Cirque Peak and Army Pass Point rising over the meadows on Cottonwood Creek
I crossed another fork of Cottonwood Creek as I entered the broad meadow. Looking back to the east, I had a great view out of the Sierra Nevada to mighty Telescope Peak, an ultraprominent peak that is the highest point of both the desert Panamint Range and Death Valley National Park.

Telescope Peak from the meadows
The meadows were a fulfilling reward after 4.5 miles of fairly uneventful (almost boring!) hiking. I soaked in the views of Cirque Peak as I continued along the trail through the meadows. Although I was the only person on the trail on that cold weekday, I realized I wasn't alone in these meadows: a coyote was wandering about nearby but bolted when it noted my presence. I spotted the first of the Cottonwood Lakes off to the left of the trail; the lake was small and frozen, so I chose to bypass it and continue on to the later lakes.

Coyote near Cottonwood Lake No. 1
Cirque Peak

The trail stayed flat for about a mile after entering the meadows. After leaving the main meadow, I passed through a patch of trees before emerging into a second meadow with great views of Mount Langley ahead. Here, the trail passed a small cabin and skirted the west side of a shallow, unnamed lake that filled the center of the meadow.

Mount Langley
Frozen unnamed lake
At 5.7 miles into the hike, the trail passed the north end of the unnamed lake, skirted a forest, and then made a short descent to the shores of Cottonwood Lake No. 3. Cottonwood Lake No. 3 was quite long and unfortunately the trail skipped over most of its shoreline; however, as the trail wrapped around the northern end of the lake and began to ascend, I had a magnificent view down the length of Lake No. 3 with Flattop Mountain rising behind it. Cottonwood Lake No. 3 had frozen as well, but not to the same extent as the previous lakes; the result was a mostly clear surface to the lake that was decorated by a beautiful lattice of cracks.

Frozen Cottonwood Lake No. 3
Leaving Cottonwood Lake No. 3, the trail made a brief final ascent, pushing uphill a bit to reach a slightly higher level of the Cottonwood Lakes basin. After the trail flattened out again, this time in a basin right below the granite walls of Mount Langley, I followed the trail a hundred meters and then bore left at an unmarked junction to reach the shore of Cottonwood Lake No. 4. Nestled in a bowl beneath high granite cliffs, Cottonwood Lake No. 4 had a stark, alpine feel. This lake had frozen over as well and the nearby granite cliffs still retained their recent dusting of snow. Old Army Pass rose above the far end of the lake; an unmaintained trail continued along Cottonwood Lake No. 4 and then climbed precipitously up to the pass, providing access to the main summit route up Mount Langley. Old Army Pass lies atop nearly vertical granite walls and it amazed me that this was considered a pass at all: the trail to reach the pass was visible from across the lake and was clearly both very steep and very precarious.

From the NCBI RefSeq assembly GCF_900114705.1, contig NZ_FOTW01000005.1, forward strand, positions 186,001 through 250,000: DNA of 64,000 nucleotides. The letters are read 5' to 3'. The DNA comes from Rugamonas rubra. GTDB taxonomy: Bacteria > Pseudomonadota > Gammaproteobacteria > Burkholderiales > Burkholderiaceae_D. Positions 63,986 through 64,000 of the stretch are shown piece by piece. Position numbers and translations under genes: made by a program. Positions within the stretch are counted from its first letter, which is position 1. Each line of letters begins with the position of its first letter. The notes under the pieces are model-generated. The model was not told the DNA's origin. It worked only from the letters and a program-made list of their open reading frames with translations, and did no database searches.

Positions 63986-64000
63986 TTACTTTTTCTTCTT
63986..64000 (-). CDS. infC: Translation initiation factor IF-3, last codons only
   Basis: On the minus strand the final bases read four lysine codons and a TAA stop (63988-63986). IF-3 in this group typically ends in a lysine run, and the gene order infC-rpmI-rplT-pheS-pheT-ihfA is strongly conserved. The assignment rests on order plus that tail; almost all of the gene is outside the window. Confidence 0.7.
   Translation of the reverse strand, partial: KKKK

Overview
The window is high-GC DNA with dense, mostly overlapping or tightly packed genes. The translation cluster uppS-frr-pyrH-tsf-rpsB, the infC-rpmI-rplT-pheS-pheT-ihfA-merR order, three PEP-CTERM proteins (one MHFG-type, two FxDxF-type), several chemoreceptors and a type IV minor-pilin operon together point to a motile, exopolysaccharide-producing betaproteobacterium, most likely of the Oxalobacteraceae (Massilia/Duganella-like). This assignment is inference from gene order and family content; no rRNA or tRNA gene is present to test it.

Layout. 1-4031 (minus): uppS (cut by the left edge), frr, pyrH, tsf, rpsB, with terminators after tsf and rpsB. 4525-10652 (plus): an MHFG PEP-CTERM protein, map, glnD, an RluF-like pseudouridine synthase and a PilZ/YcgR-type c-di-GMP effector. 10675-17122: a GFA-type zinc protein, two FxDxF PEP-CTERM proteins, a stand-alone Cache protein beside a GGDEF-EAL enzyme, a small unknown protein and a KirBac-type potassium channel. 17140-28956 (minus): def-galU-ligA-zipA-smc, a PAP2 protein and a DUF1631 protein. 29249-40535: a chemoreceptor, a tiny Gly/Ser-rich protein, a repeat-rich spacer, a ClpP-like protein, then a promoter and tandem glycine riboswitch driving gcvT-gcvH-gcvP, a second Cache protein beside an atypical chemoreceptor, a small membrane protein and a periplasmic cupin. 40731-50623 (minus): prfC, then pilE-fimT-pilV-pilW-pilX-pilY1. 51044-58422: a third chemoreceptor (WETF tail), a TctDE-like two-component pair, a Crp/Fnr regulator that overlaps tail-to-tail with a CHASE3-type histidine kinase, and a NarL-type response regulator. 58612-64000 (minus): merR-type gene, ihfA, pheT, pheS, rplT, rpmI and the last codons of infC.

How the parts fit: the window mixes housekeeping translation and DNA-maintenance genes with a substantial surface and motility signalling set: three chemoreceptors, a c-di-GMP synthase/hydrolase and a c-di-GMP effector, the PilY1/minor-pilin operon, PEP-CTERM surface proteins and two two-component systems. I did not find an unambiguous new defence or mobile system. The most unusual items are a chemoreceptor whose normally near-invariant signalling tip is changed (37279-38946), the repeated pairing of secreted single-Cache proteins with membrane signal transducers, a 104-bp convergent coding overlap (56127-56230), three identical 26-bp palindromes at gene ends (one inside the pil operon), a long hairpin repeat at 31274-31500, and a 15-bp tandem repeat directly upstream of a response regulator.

Old Army Pass above Cottonwood Lake No. 4
I enjoyed lunch and a brief nap on a set of large rocks on the northeast shore of Cottonwood Lake No. 4. After my siesta, I moseyed over on a social path over to Cottonwood Lake No. 5, which was right next to Cottonwood Lake No. 4, separated only by a low isthmus about 50 meters wide. This was the end of the hike, 6.2 miles from the trailhead.

Cottonwood Lake No. 5
The southeast face of Mount Langley rises vertically above Cottonwood Lake No. 5, an impressive sight. The high pinnacles on the cliff are not the true summit of Mount Langley, which is set slightly back from this massive wall of white granite. At 14,032 feet tall, Mount Langley is the ninth-tallest peak in California and the last fourteener of the High Sierra when counting from the north; it also has the distinction of being the southernmost fourteener in the United States. While the other lakes in the Cottonwood Lakes Basin had frozen for the winter, Cottonwood Lake No. 5 was just beginning to freeze, so I was still able to see into its waters to the rocks below the surface. This was my favorite of the lakes along the hike and a fitting coda to an enjoyable hike to this alpine lake basin.

Mount Langley rising over Cottonwood Lake No. 5